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E04152: Theodoret of Cyrrhus in his Ecclesiastical History mentions the popular acts of devotion taking place at the sarcophagus and column of the emperor *Constantine (ob. 337, S00186) in Constantinople as a proof of the Constantine’s favour with God. Written in Greek at Cyrrhus (northern Syria), 444/450.

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posted on 13.10.2017, 00:00 by erizos
Theodoret of Cyrrhus, Ecclesiastical History, 1.34

Ὁ μὲν οὖν βασιλεὺς εἰς τὴν ἀμείνω βασιλείαν μετέστη. οἱ δὲ ὕπαρχοι καὶ οἱ στρατηγοὶ καὶ οἱ λοιποὶ ἅπαντες ἐν λάρνακι τοῦτον καταθέντες χρυσῇ εἰς τὴν Κωνσταντινούπολιν μετεκόμισαν, τῆς στρατιᾶς ἁπάσης ἡγουμένης καὶ ἑπομένης καὶ πικρῶς ὀλοφυρομένης τὴν στέρησιν· πατρὸς γὰρ ἠπίου πεῖραν εἰλήφεσαν ἅπαντες. ὁπόσης δὲ τιμῆς τὸ σῶμα ἐκεῖνο τετύχηκε καὶ ὁπόσον ἐν τοῖς βασιλείοις διέμεινε χρόνον, τῶν ἀρχόντων τὴν τοῦ παιδὸς περιμενόντων ἐπάνοδον, περιττὸν ἡγοῦμαι γράφειν, ἄλλων ταῦτα συγγεγραφότων· οἷς ῥᾴδιον ἐντυχεῖν καὶ μαθεῖν ὅπως τῶν ὅλων ὁ πρύτανις γεραίρει τοὺς εὔνους θεράποντας. εἰ δέ τις ἐκείνοις διαπιστεῖ, τὰ νῦν περὶ τὴν ἐκείνου θήκην καὶ τὸν ἀνδριάντα γινόμενα βλέπων πιστευσάτω τοῖς γεγραμμένοις καὶ τῷ φήσαντι δεσπότῃ· «τοὺς δοξάζοντάς με δοξάσω καὶ οἱ ἐξουθενοῦντές με ἐξουθενωθήσονται.»

‘So the emperor departed for the better realm. The prefects and generals and all the rest placed him in a golden coffin and carried him to Constantinople, with the entire army marching before and after it and bitterly bewailing his loss. For all of them had known him as an affectionate father. How great honours that body received and how long it remained in the palace, while the officials were waiting for the return of his son, I deem it unnecessary to write, since others have already written about these matters. It is easy to find these works and learn how the Ruler of All honours His faithful servants. Should anyone have doubts, let them look at what occurs now at his tomb and the statue, and believe what is written and in the words of Him who said: Those who honour me I will honour, and those who despise me will be disdained. [1 Sam. 2:30]'

Text: Hansen 1997.
Translation: E. Rizos.


Evidence ID


Saint Name

Constantine the Great, emperor, ob. 337 : S00186

Saint Name in Source


Type of Evidence

Literary - Other narrative texts (including Histories)



Evidence not before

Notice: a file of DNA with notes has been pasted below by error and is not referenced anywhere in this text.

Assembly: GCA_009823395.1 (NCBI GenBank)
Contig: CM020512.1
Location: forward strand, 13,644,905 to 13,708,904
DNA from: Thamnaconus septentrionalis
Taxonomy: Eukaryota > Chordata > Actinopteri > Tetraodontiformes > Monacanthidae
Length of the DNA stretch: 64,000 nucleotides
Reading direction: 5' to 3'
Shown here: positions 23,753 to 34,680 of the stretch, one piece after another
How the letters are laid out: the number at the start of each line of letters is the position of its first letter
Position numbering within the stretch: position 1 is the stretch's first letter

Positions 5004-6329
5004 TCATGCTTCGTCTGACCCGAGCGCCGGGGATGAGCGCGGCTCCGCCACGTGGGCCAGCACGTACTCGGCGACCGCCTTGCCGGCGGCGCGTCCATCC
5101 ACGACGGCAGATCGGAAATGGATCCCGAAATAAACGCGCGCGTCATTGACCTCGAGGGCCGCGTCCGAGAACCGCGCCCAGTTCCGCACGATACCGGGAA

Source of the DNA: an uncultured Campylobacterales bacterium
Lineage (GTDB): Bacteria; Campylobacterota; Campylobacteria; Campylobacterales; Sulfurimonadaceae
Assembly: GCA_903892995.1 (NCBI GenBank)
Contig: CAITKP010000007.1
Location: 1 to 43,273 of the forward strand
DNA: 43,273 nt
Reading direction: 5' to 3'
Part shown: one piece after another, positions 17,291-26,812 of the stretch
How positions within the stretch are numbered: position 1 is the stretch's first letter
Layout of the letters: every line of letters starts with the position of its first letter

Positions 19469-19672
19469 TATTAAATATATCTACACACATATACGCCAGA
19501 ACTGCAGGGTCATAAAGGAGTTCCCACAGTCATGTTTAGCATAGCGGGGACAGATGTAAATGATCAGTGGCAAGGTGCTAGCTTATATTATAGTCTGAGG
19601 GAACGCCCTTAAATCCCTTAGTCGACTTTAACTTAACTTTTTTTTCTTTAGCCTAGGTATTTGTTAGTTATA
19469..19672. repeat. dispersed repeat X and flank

Evidence not after


Activity not before


Activity not after


Place of Evidence - Region

Syria with Phoenicia

Place of Evidence - City, village, etc


Place of evidence - City name in other Language(s)

Kyrrhos/Cyrrhus/Hagioupolis Thabbora Thabbora

Major author/Major anonymous work

Theodoret of Cyrrhus

Cult activities - Places

Burial site of a saint - sarcophagus/coffin

Cult activities - Non Liturgical Practices and Customs



Theodoret was born in Antioch in c. 393, where he received a formidable education before joining the monastery of Nikerte near Apamea in 416. In 423, he was consecrated as bishop of Kyrrhos/Cyrrhus. During the theological debates of the time, he emerged as one of the chief exponents of Antiochene Christology. The Second Council of Ephesus (449) deposed him as a supporter of Nestorius, of whom he was indeed a friend. He was restored to his bishopric by the Council of Chalcedon in 451. He is thought to have died in c. 460. His Ecclesiastical History was probably written between 444 and 450. It is uncertain whether the author consulted the slightly earlier ecclesiastical histories of Philostorgius, Socrates and Sozomen. He covers roughly the same period as they do, namely the history of the church from 324 to 429.


Theodoret’s reference to the acts of popular devotion offered at the column and sarcophagus of Constantine is an important attestation of the early stage of veneration of the first Christian emperor in Constantinople. The author clearly regards this devotion as an indicator of Constantine’s holiness. The quotation of 1 Samuel 2:30 has a parallel in a letter of Theodoret, where the author refers to martyrs (see E03495). There is an interesting contrast between Theodoret’s positive assessment of the popular veneration of Constatnine and the slightly earlier statements of Philostorgius about the same matter. The Arian church historian denounces these devotions as superstitious (E04194).


Text: Hansen, G.C., Theodoret Kirchengeschichte (Die griechischen christlichen Schriftsteller der ersten Jahrhunderte NF 5; Berlin: Akademie Verlag, 1997). Translations: Blomfield, J., "The Ecclesiastical History of Theodoret," in: A Select Library of Nicene and Post-Nicene Fathers of the Christian Church 3 (Oxford and New York, 1892), 33-159. Gallico, A., Teodoreto di Cirro, Storia ecclesiastica. Introduzione, traduzione e note (Roma: Città nuova, 2000). Martin, A., et al., Theodoret de Cyr. Histoire Ecclesiastique (Sources Chretiennes 501, 530; Pars: Editions du Cerf, 2006, 2009). Walford, E., "A History of the Church in Five Books, from A.D. 322 to the Death of Theodore of Mopsuestia A.D. 427, by Theodoretus, Bishop of Cyrus," in: The Greek Ecclesiastical Historians of the First Six Centuries of the Christian Era (London: Samuel Bagster and Sons, 1843). Further reading: Chesnut, G.F., The First Christian Histories: Eusebius, Socrates, Sozomen, Theodoret, and Evagrius (Atlanta: Mercer University, 1986). Leppin, H., Von Constantin dem Grossen zu Theodosius II: Das christliche Kaisertum bei den Kirchenhistorikern Socrates, Sozomenus und Theodoret (Hypomnemata 110; Göttingen: Vandenhoeck & Ruprecht, 1996). Treadgold, W.T., The Early Byzantine Historians (Basingstoke: Palgrave Macmillan, 2006), 155-164.

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